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Emma Nicholson, Baroness Nicholson of Winterbourne: Wikis


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The Right Honourable
 The Baroness Nicholson of Winterbourne

In office
1999 – 2009

In office
1987 – 1997
Preceded by Peter Mills
Succeeded by John Burnett

Born 16 October 1941 (1941-10-16) (age 68)
Oxford, England
Birth name Emma Harriet Nicholson
Nationality British
Political party Conservative (until 1995)
Liberal Democrats (from 1995)
Occupation Politician

Emma Harriet Nicholson, Baroness Nicholson of Winterbourne (born 16 October 1941) is a British politician. Formerly the Conservative then Liberal Democrat Member of Parliament for Torridge and West Devon she is a now life peer, and a former Liberal Democrat Member of the European Parliament for South East England.


Early life

Born in Oxford, Lady Nicholson is the third of four daughters of Sir Godfrey Nicholson, Bt. and his wife, Lady Katharine (the fifth daughter of the 27th Earl of Crawford) and was educated at St Mary's School, Wantage and the Royal Academy of Music. Prior to her political career, she was a computer programmer and systems analyst from 1962 to 1974, and a director of the Save the Children Foundation from 1974 to 1985.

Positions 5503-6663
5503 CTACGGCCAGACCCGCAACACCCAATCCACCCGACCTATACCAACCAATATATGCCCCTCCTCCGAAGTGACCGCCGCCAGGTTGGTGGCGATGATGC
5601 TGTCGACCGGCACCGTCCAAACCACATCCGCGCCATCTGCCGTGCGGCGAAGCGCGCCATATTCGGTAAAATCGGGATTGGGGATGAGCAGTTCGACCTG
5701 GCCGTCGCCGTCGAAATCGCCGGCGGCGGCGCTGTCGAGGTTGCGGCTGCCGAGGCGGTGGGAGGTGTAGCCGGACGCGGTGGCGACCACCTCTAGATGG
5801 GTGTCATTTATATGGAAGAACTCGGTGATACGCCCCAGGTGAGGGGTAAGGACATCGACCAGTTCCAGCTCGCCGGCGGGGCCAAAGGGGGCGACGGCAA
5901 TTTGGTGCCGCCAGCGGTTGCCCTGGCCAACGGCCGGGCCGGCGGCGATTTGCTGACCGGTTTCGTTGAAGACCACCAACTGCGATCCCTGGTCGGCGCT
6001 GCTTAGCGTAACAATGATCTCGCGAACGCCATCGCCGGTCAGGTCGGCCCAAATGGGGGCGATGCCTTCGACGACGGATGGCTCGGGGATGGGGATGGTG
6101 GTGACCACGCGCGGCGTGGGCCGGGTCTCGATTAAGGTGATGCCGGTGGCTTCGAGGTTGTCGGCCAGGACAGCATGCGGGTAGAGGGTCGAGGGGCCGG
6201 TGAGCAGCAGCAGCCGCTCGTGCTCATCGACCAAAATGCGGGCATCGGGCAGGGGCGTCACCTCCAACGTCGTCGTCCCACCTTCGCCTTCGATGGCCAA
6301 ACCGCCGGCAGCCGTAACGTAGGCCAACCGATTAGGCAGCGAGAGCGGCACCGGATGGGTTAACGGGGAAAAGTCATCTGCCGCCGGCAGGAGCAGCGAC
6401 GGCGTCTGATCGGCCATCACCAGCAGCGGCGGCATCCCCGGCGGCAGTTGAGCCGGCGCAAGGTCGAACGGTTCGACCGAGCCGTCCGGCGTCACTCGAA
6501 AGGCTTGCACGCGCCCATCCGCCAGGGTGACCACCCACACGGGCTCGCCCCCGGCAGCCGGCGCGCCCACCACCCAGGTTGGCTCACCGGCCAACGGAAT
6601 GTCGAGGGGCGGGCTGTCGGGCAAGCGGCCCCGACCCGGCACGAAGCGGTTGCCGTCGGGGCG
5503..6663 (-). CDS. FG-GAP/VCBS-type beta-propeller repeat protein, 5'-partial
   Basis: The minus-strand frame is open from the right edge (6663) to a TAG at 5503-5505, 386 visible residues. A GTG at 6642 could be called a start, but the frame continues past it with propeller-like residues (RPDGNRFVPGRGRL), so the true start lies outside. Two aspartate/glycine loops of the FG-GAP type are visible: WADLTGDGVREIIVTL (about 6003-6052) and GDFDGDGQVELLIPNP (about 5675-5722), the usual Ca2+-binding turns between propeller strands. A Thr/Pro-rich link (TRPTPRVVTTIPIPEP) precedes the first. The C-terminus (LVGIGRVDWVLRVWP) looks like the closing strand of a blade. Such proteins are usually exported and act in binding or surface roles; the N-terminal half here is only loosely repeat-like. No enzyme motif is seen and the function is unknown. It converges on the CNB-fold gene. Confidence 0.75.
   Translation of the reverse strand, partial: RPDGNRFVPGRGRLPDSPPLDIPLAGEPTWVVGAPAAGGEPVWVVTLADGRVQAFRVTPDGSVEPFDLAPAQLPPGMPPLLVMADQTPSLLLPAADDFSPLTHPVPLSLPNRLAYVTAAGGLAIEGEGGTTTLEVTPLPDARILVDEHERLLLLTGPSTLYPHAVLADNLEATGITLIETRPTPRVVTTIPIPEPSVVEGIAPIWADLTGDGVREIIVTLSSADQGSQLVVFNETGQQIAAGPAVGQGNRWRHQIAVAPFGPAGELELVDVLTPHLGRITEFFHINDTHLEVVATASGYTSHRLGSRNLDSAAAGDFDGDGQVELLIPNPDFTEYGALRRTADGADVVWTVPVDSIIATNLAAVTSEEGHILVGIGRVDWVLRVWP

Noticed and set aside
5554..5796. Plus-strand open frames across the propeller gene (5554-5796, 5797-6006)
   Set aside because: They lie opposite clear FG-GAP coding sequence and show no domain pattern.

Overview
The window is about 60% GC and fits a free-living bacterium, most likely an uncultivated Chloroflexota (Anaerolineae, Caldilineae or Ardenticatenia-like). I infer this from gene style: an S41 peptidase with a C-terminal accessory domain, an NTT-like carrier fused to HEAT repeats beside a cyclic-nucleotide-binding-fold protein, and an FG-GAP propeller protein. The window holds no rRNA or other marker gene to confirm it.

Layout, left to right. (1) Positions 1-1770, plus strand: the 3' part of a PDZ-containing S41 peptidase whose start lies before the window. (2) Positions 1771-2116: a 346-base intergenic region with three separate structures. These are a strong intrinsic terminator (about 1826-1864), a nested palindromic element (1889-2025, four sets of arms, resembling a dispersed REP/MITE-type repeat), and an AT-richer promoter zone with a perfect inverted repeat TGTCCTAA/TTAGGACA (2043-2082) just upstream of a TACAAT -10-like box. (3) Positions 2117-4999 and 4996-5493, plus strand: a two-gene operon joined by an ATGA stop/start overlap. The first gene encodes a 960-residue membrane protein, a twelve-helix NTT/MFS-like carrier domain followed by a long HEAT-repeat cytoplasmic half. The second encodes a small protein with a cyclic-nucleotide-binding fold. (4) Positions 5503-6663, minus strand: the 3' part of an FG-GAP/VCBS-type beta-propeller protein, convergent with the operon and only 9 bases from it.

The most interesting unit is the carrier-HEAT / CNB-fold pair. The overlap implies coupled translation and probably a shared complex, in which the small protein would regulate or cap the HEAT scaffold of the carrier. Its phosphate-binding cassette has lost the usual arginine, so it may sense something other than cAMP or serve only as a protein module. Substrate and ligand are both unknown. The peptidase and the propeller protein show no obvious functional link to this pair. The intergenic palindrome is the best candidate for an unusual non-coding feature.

She was elected a Conservative Member of Parliament for Torridge and West Devon, in 1987, and was vice-chairman between 1983 and 1987. She defected to the Liberal Democrats in 1995. She was made a life peer as Baroness Nicholson of Winterbourne, of Winterbourne, in the Royal County of Berkshire in 1997,[1].

European Parliament

Lady Nicholson became a member of the European Parliament in 1999 joining the Committee on Foreign Affairs[2] which she was Vice President of from 2004 to 2007. She is President of the Delegation for Relations with Iraq[3] and Vice President of the Committee on Women's Rights of the Euro-Mediterranean Parliamentary Assembly [1]. Lady Nicholson is also a member of the subcommittee on Human Rights,[4] the Delegation for relations with Iran[5] and the Delegation for relations with the Mashreq Countries.[6] She is Rapporteur for Kashmir, and in 2007 her controversial report on Kashmir was passed by the European Parliament by a majority of 522 to 9. In 2006 Lady Nicholson was Chief Observer of the European Union Election Observation Mission to Yemen.[7] She was a member of European Union Election Observation Missions to Palestine (2005), Azerbaijan (2005), Lebanon (2005), Afghanistan (2005), Armenia (2007) and Pakistan (2008). In January and December 2005 she was a member of the United Nations Election Observation Missions to Iraq.